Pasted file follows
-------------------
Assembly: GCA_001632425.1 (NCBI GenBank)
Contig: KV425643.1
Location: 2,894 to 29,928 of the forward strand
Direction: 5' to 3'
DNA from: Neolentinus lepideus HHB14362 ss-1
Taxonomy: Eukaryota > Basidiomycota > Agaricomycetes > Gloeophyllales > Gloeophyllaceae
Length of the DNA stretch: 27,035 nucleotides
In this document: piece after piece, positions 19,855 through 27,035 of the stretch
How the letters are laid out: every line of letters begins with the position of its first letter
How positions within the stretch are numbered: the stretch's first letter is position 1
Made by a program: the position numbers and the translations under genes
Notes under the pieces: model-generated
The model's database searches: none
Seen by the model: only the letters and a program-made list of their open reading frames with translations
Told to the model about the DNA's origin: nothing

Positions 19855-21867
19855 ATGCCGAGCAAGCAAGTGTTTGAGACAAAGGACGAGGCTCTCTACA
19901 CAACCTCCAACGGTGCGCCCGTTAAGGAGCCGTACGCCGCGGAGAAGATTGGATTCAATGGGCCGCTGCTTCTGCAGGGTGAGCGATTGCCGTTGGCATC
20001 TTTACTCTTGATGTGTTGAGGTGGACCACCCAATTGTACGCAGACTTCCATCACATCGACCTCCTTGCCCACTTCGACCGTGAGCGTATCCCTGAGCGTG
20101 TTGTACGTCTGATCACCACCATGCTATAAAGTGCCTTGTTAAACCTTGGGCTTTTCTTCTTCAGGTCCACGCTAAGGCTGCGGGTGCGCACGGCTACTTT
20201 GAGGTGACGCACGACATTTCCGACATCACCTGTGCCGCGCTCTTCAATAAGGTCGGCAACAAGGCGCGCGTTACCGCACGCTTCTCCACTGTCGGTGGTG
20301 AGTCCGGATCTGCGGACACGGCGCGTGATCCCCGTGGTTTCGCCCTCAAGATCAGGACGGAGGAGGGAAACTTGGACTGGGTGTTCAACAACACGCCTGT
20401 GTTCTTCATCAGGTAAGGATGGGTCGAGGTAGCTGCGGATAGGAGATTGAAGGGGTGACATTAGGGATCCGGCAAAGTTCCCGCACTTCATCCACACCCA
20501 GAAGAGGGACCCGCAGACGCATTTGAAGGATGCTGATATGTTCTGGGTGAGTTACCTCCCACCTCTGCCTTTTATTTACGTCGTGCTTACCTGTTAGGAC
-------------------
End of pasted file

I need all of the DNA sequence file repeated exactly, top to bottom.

Assembly: GCA_001632425.1 (NCBI GenBank)
Contig: KV425643.1
Location: 2,894 to 29,928 of the forward strand
Direction: 5' to 3'
DNA from: Neolentinus lepideus HHB14362 ss-1
Taxonomy: Eukaryota > Basidiomycota > Agaricomycetes > Gloeophyllales > Gloeophyllaceae
Length of the DNA stretch: 27,035 nucleotides
In this document: piece after piece, positions 19,855 through 27,035 of the stretch
How the letters are laid out: every line of letters begins with the position of its first letter
How positions within the stretch are numbered: the stretch's first letter is position 1
Made by a program: the position numbers and the translations under genes
Notes under the pieces: model-generated
The model's database searches: none
Seen by the model: only the letters and a program-made list of their open reading frames with translations
Told to the model about the DNA's origin: nothing

Positions 19855-21867
19855 ATGCCGAGCAAGCAAGTGTTTGAGACAAAGGACGAGGCTCTCTACA
19901 CAACCTCCAACGGTGCGCCCGTTAAGGAGCCGTACGCCGCGGAGAAGATTGGATTCAATGGGCCGCTGCTTCTGCAGGGTGAGCGATTGCCGTTGGCATC
20001 TTTACTCTTGATGTGTTGAGGTGGACCACCCAATTGTACGCAGACTTCCATCACATCGACCTCCTTGCCCACTTCGACCGTGAGCGTATCCCTGAGCGTG
20101 TTGTACGTCTGATCACCACCATGCTATAAAGTGCCTTGTTAAACCTTGGGCTTTTCTTCTTCAGGTCCACGCTAAGGCTGCGGGTGCGCACGGCTACTTT
20201 GAGGTGACGCACGACATTTCCGACATCACCTGTGCCGCGCTCTTCAATAAGGTCGGCAACAAGGCGCGCGTTACCGCACGCTTCTCCACTGTCGGTGGTG
20301 AGTCCGGATCTGCGGACACGGCGCGTGATCCCCGTGGTTTCGCCCTCAAGATCAGGACGGAGGAGGGAAACTTGGACTGGGTGTTCAACAACACGCCTGT
20401 GTTCTTCATCAGGTAAGGATGGGTCGAGGTAGCTGCGGATAGGAGATTGAAGGGGTGACATTAGGGATCCGGCAAAGTTCCCGCACTTCATCCACACCCA
20501 GAAGAGGGACCCGCAGACGCATTTGAAGGATGCTGATATGTTCTGGGTGAGTTACCTCCCACCTCTGCCTTTTATTTACGTCGTGCTTACCTGTTAGGAC